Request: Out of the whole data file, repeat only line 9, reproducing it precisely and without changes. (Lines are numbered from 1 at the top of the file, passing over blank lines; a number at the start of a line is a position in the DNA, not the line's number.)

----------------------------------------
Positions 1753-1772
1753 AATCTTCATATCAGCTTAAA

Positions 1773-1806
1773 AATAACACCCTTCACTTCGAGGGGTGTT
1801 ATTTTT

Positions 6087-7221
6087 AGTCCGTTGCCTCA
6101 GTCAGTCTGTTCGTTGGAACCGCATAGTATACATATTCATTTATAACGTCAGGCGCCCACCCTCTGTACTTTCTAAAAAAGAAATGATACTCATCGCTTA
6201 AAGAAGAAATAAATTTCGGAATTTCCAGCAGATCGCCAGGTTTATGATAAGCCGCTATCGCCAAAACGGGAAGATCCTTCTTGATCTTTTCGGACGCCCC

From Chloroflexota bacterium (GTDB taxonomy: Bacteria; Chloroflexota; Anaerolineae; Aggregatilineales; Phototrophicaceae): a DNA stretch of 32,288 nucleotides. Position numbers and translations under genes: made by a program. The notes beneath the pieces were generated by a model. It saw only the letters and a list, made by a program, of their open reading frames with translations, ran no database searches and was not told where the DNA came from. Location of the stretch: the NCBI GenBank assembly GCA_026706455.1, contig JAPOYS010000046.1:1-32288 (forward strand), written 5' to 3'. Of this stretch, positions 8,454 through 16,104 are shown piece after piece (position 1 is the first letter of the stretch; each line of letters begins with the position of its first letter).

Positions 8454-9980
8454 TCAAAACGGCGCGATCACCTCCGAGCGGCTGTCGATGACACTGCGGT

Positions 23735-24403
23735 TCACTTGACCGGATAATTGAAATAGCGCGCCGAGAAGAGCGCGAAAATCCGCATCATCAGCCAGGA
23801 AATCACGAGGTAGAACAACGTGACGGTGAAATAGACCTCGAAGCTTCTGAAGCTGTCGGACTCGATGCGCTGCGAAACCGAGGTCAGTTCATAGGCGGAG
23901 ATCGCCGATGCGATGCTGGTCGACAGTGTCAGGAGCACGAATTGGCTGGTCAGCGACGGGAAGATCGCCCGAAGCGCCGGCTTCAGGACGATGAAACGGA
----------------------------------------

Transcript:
6201 AAGAAGAAATAAATTTCGGAATTTCCAGCAGATCGCCAGGTTTATGATAAGCCGCTATCGCCAAAACGGGAAGATCCTTCTTGATCTTTTCGGACGCCCC